If the idea of pant-loads of sped-up early Mercyful Fate colliding with vintage Running Wild and a touch of Sign Of The Hammer-era Manowar (thanks mostly to Sebastian Bergman’s brilliant bass-play) sounds great to you, get ready to shit your pants harder than a baby that’s just powered through 32 ounces of strained carrots. Chapitre II is packed to the rafters with hellish riffs, busy bass-play and ripping leads, and Emma Grönqvist’s heavily reverbed vocals provide the perfect pinch of raw “Kate de Lombaert (Acid) meets Kim Bendix Petersen” epic-ness to drive the final nail home. Certainly a release that keeps the band on pace and even slightly ahead of an impressive pack of bright, up-coming Finnish trad bands such as Legionnaire, Iron Griffin and Tyfon’s Doom.

18 Strength, 18 Dexterity, 18 Charisma—these guys must have cheated on their rolls, right? Very much looking forward to an official full-length. [CAPTAIN]



released: February 14, 2018; Svart Records

Svart Records scores again. Malady is pure progressive rock-and-roll, rooted in the 70s and wearing that aesthetic like a tasseled rough out leather vest.

Lots of bands are doing that these days, though, aren’t they? We’ve kind of been buried in souvenirs from the 70s for a lot of years now, often in the form of sunshiney jams that practically come with a six-pack of Schlitz, or that darker, danker style that conjures visions of faceless hooded figures and a teen-aged sacrificial lamb atop an encircled altar.

Malady’s second LP, Toinen Toista, finds the oh-so-sweet spot between the two. It’s dark, for sure, but it’s also warm and inviting; it’s sitting round the lakeside campfire in the summertime dusk. And, like that sort of magical moment, the pieces that make this record, as fantastic as they are individually, are far less important than the whole they comprise. The guitar and vocals are both sweet and engaging, the organ and Mellotron lush and enveloping, and the bass and drums lay out a fluid foundation from which the concerted whole reaches, stretches, realizes a thoughtful exploration of togetherness. Lots of words have tried to conceptualize the sense of intimacy a well-crafted piece of music can induce, but nothing says it quite as well as the feeling you get from sitting with that music, and Toinen Toista exemplifies it. [LONE WATIE]



released: January 10, 2018; Independent release

When I arrived early to see Tomb Mold play recently at Santos bar in the French Quarter, I was enticed by some seriously yummy yet unfamiliar riffs coming from the stage. Being the absolute dork that I am, I looked up the band that was playing on Metal-Archives to see where they were from. To my absolute shock, my heart became filled with swampy pride to see the band’s home city listed as none other than Hammond fucking Louisiana.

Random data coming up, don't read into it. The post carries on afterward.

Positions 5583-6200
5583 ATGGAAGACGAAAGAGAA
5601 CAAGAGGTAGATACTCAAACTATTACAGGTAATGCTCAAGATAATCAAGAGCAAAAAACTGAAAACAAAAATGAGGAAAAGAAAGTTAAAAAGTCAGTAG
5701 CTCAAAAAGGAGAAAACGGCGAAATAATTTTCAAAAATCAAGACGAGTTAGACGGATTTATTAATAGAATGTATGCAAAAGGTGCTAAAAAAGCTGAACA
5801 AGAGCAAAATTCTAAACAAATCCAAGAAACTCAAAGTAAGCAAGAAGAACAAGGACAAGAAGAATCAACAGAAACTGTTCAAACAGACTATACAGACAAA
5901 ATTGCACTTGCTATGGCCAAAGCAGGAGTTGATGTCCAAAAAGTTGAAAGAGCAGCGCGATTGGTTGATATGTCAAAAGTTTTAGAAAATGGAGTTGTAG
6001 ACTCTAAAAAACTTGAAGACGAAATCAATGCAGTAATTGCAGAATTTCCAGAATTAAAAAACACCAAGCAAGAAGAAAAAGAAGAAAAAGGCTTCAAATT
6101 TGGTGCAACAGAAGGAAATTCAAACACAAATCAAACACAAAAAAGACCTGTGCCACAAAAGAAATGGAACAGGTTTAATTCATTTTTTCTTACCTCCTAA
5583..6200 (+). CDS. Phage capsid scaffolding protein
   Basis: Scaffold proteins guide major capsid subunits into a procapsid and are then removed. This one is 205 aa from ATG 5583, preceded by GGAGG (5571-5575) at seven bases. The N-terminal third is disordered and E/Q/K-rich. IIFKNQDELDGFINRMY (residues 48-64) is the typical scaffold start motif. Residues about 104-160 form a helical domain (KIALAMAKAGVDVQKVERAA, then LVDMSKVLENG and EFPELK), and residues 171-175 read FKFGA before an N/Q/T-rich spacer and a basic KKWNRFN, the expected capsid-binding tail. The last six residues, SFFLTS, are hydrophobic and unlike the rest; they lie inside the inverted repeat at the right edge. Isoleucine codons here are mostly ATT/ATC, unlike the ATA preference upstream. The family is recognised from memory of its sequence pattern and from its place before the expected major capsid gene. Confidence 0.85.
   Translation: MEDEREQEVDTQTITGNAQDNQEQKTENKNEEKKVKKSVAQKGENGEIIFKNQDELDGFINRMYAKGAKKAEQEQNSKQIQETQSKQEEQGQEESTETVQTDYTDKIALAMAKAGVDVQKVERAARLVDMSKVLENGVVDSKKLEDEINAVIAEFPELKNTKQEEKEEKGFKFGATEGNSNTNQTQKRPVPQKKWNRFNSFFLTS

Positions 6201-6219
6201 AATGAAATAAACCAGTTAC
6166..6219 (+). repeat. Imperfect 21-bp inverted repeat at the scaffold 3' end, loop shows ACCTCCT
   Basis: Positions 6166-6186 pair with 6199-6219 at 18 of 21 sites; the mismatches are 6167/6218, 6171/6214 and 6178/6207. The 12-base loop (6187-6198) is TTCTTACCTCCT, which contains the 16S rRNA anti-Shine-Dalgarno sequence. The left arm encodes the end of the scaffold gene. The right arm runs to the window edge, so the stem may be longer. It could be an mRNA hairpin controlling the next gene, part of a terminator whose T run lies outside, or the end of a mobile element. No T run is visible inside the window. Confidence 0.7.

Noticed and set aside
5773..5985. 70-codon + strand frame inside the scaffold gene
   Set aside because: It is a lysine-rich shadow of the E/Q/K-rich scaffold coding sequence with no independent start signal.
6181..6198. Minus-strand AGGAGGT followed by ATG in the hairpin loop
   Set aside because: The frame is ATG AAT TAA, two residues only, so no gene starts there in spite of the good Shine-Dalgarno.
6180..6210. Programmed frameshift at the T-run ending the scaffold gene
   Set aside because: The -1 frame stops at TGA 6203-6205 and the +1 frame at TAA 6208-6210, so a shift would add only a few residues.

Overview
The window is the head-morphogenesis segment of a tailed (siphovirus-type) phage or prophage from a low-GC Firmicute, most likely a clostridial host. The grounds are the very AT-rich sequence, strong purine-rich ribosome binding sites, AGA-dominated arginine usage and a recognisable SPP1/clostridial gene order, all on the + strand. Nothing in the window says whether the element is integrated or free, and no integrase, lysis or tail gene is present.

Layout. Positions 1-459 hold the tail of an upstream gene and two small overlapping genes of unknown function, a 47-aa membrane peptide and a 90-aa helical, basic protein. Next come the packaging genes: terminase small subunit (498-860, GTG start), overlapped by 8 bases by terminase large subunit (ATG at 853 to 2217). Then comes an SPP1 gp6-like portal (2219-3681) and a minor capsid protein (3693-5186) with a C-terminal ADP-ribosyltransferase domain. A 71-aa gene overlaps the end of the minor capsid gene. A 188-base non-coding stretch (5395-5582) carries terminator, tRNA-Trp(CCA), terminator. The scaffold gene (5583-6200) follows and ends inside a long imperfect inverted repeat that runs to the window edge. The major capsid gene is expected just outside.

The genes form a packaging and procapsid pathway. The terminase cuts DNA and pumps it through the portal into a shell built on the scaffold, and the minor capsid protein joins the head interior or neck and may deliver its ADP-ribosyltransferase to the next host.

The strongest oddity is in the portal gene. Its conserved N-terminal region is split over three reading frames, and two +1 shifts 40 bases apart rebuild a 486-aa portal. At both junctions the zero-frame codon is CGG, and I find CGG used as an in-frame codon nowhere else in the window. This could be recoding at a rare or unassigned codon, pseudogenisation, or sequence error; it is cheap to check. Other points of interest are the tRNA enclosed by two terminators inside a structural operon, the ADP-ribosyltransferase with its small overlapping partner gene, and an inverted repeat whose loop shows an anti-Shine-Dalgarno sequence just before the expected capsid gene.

Now, the band has only released one two-song demo and a two-song EP—and the songwriting is still searching for a consistent identity—but these dudes can fucking play, and I say that as the resident dick when it comes to NOLA bands because I don’t like a lot of them. Bottom line, I wouldn’t be surprised to see Kavyk on a label like Dark Descent in a few years, and this is the most excited I’ve been about a Louisiana band since Haarp. Keep your eyes on these guys. [KONRAD KANTOR]



released: January 3, 2018; Avantgarde Music

Abigor’s fortunes have waxed and waned over the years, but compared to many of their peers, they have stayed much closer to one of black metal’s original commandments: thou shalt not neglect the riff. Although Hollenzwang is no museum installation, it also is no direct continuation of the various permutations of modernism found on Leytmotif Luzifer or Fractal Possession. But for the production and a certain wooziness in the songwriting, Hollenzwang might have fit comfortably between Orkblut and Nachthymnen. In these economical 36 minutes, the razor-sharp riffs are pelted along by acrobatically brittle drums and a level of degenerate commitment in the vocals that reminds of Attila Csihar or Aldrahn of DHG.

Perhaps the neatest accomplishment of Hollenzwang is how it integrates its avant-gardisms so seamlessly into fairly orthodox sounds and arrangements. During the verse of “Sword of Silence,” for example, the drums and one guitar cruise along in a straightforward chug while another guitar spirals off squealing oddities on the side. Album closer “Ancient Fog of Evil,” meanwhile, previews its chanted outro while still blasting its bits to oblivion, and then turns to a squall of unruly yelling. In truth, the level of apparently unironic Satanic devotion on Hollenzwang inspires both significant eye-rolling and a certain appreciation that somewhere in Austria, two dudes are just cranking out this ridiculous devil music and talking all kinds of shit about it on the internet. It’s a jungle out there, friends. [DAN OBSTKRIEG]